Before I got all carried away and did something all unnecessary, like spend money, I thought I should try hand routing some aluminium. The compound table is only £100 but that’s £100 I wouldn’t have to spend on something else in the build which is already costing too much anyway – why do I always pick expensive hobbies?

I knew that I had a piece of aluminum angle kicking about the workshop from when I built the belt sander (although I never actually used it in the belt sander build). I’d forgotten, however, that I also bought some aluminium sheet for that build as well (which I also didn’t use). The idea had been to make the table the belt runs on out of aluminium but it turned out that MDF with graphite at the edges worked fine so I never fitted the aluminium plate.

After much struggling to get the aluminium sheet out of its packing – I’ve never known something so well packed – I clamped everything thoroughly to the bench ready to try a little routing. I made sure I had no loose clothing, a full face mask, ear defenders and my wife standing by with a phone ready to call an ambulance (no joking). That might seem a bit excessive but I didn’t know how it was going to go. The router is an older model GMF 1600 and I wasn’t sure if it’d have enough power at 1600W but I thought it was worth a go. The  straight edge I was following is a plasterers feather edge. It’s straight enough to most purposes and cheap enough that I didn’t mid if it got a bit damaged.

The aluminium is resting on some scrap MDF blocks to raise it up off the bench and it’s held down with four clamps which are done up tight enough that I’m happy the aluminium isn’t coming loose any time soon. The router bit is a top bearing “cheap and nasty” with a 1/4″ shank. The cutter portion is probably 1/2″ but I didn’t check and TCT. The cut was lubricated with WD-40 and the router was set to it’s lowest speed setting of 10,000RPM.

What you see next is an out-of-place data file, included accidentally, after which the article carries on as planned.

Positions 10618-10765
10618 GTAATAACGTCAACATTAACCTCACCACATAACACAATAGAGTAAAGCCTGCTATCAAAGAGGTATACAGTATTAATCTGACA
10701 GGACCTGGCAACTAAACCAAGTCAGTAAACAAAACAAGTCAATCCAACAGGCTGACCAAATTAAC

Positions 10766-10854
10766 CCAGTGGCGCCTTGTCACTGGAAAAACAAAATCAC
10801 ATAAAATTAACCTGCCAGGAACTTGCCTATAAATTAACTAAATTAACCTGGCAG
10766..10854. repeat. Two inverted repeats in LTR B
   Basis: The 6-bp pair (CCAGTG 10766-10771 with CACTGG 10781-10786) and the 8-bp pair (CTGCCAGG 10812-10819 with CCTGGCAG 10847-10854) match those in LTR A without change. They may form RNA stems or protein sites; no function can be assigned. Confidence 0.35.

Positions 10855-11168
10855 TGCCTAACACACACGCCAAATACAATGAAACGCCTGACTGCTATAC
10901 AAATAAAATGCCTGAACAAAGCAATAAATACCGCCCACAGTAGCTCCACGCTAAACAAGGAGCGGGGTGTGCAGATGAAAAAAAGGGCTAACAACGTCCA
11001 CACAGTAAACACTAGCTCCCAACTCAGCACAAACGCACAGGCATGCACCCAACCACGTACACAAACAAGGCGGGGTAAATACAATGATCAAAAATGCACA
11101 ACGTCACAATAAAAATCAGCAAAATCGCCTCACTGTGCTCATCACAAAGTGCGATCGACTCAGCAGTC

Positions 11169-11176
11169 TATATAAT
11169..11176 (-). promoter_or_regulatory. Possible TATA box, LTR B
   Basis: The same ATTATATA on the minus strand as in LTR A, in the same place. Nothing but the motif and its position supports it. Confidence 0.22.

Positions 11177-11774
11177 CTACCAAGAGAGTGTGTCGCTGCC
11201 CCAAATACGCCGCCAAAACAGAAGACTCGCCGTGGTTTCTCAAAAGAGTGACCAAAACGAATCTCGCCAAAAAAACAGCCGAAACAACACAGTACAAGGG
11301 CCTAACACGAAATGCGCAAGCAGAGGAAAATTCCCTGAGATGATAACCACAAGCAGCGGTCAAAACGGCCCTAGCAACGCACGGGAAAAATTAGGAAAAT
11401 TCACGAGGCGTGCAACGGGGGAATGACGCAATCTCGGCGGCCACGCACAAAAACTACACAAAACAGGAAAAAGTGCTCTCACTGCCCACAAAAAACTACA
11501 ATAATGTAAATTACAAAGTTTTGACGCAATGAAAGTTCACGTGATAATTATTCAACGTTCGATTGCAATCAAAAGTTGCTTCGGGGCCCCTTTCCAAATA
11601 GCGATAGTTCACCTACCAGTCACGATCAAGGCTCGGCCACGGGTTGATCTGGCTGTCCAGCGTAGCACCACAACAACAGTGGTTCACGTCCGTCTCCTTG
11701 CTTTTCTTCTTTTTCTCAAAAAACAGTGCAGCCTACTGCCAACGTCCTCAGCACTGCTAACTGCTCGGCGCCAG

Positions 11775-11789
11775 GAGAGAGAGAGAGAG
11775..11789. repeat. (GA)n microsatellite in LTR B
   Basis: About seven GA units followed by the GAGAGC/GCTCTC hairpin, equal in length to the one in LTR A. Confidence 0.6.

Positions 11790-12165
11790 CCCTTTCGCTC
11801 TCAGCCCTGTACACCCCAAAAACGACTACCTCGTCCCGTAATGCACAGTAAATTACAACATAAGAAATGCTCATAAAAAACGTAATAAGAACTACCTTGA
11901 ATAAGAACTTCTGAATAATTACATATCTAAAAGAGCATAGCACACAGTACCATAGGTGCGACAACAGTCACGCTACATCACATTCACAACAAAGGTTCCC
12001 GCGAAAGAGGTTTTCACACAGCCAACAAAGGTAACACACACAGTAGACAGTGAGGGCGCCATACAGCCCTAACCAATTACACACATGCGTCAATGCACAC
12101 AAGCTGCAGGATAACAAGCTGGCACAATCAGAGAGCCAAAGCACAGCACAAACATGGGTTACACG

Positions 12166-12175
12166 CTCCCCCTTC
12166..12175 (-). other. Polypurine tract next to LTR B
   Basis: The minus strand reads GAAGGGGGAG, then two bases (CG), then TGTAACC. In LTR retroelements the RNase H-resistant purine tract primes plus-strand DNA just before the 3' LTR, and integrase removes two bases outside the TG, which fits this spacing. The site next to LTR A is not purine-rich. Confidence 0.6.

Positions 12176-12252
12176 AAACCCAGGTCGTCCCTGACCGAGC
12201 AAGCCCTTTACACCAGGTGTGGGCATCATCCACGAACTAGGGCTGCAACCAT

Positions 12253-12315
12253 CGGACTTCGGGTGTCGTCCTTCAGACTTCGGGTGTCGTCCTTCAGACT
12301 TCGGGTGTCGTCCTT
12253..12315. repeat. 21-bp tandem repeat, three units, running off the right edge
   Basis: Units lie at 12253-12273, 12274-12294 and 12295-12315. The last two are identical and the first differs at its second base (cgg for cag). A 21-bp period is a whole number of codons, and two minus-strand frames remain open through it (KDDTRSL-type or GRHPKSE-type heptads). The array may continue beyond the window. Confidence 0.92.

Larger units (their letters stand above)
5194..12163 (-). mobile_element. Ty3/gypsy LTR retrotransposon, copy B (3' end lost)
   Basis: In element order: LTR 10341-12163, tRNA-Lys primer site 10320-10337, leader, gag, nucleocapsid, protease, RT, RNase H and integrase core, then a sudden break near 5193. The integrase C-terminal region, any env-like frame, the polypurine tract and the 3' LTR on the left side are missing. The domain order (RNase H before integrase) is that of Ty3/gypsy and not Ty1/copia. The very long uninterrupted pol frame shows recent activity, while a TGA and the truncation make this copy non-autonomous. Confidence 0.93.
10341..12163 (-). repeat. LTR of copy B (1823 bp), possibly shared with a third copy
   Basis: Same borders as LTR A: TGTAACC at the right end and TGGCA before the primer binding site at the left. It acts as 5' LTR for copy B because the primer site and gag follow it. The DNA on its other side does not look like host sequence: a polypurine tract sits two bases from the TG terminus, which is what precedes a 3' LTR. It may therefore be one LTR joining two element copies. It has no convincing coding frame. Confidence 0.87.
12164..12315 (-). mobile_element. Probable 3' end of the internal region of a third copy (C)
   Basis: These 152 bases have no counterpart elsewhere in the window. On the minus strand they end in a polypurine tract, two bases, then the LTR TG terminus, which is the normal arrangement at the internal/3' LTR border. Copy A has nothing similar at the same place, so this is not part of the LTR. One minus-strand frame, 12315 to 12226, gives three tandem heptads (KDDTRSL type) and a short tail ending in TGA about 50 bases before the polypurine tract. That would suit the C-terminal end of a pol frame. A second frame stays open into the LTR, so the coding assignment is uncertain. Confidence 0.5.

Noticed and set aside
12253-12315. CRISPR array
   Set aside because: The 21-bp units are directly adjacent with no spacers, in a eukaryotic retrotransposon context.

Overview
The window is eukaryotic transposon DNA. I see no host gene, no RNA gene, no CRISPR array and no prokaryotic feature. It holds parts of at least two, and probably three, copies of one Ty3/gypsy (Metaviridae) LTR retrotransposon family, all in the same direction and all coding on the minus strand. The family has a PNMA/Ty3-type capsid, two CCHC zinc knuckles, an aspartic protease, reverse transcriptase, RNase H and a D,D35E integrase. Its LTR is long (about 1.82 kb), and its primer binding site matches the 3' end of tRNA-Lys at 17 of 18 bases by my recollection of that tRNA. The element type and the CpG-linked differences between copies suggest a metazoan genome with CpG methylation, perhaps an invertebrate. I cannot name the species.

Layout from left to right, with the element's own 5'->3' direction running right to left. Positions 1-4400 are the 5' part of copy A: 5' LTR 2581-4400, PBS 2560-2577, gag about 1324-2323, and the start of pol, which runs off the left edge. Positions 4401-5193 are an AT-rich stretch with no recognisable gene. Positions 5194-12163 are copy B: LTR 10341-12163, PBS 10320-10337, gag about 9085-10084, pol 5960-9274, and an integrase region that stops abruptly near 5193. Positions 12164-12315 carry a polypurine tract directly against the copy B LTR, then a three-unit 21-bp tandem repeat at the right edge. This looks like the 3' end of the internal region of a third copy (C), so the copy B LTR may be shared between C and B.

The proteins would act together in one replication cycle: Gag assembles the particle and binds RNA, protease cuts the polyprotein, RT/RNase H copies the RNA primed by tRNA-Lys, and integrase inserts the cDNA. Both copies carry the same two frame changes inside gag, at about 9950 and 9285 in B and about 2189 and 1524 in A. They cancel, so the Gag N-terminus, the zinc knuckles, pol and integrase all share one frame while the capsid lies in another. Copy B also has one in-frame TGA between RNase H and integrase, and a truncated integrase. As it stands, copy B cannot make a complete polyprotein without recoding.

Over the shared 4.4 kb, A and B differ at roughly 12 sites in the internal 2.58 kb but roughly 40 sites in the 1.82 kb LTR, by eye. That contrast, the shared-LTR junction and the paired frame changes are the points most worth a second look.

Everything I’d read about routing aluminium said to take very small cuts, people were talking about 0.25mm per pass but what I’d seen on the few videos I could find told me that some people were taking much bigger bites than that. In fact some videos showed people taking bites that I wouldn’t take out of wood. The problem with taking very light bites of 0.25mm or so is the difficulty in setting up the router. The preset steps on my router are fixed at 2mm and plunging by hand to 0.25mm accuracy is basically impossible. The router comes with an alternative base which allows more accurate depth control but that’s currently attached to the router table insert and I wasn’t about to take it off for an experiment. Rather than faff about I decided to trust my instinct and set up the cut to take 1mm at the full thickness of the aluminium.

The cut actually started at about 0.75mm and increased to 1.25mm as best as I could measure it on an aluminium sheet that is 3mm thick. That means the final portion of the cut is removing about 4mm3 of material in any 1mm of cut length.

I’m happy to say that I didn’t die trying this and the result was actually a resounding success as can be seen in the couple of photos here. In fact the only thing that could be considered less than perfect was the router bit which turned out to have a bearing a few microns smaller than the cutter which meant I routed the side of my feather edge a little as well. In one respect though I’m glad that the router bit ate some of my feather edge because it means I’m now sure that I’m able to take a quite sizable bite from aluminium without problem. The total height of the cut is probably around 20mm which matches the pieces I’m using for the CNC machine. The router bit is a good and sharp as it was when I started.

As for cut quality it’s nothing short of superb. I don’t know what grade of aluminium the sheet or the feather edge is but I’d guess the sheet is 5000 series and the feather edge something harder. The sheet has an almost mirror finish to the cut edge the feather board is smooth but would probably benefit from touching with a piece of sand paper. The router didn’t sound like it was straining and it was no harder than pushing though a dense hard wood, the sound of the cutt was different but that is probably because there is no grain in metal.

I used a fair bit of lubrication and I think I could get away with a lot less. There was no heat build up during cutting, the tool and the aluminium were both cool to the touch at the end. I’ve got another lubricating oil that I’m going to use next time that has Teflon included in it, as the cut isn’t getting hot I think it should do an even better job of easing the cut.